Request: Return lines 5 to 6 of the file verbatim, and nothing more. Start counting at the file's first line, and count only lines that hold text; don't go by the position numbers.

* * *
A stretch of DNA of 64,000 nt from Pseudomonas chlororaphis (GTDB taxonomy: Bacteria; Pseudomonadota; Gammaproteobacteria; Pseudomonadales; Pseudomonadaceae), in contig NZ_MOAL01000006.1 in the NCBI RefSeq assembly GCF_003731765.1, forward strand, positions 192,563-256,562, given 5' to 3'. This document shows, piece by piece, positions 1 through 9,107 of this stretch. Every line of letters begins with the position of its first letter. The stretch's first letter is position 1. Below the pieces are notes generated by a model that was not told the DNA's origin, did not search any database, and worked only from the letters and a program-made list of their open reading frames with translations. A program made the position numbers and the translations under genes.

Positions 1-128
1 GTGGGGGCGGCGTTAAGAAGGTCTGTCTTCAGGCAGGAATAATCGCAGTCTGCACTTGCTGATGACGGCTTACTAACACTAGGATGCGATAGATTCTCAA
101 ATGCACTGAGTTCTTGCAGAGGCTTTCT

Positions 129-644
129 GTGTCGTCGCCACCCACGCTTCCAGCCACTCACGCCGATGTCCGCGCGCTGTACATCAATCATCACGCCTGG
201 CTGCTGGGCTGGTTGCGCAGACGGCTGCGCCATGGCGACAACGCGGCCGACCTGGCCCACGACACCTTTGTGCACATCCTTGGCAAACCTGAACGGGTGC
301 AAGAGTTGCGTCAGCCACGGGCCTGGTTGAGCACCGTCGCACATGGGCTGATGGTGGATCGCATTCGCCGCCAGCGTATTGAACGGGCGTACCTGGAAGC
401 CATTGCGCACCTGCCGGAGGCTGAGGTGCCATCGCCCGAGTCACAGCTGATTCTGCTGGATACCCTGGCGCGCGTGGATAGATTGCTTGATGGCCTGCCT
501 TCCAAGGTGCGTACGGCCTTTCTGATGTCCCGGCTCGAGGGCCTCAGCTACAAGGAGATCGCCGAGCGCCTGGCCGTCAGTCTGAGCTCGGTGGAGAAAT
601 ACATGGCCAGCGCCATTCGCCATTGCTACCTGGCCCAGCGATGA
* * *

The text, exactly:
Positions 129-644
129 GTGTCGTCGCCACCCACGCTTCCAGCCACTCACGCCGATGTCCGCGCGCTGTACATCAATCATCACGCCTGG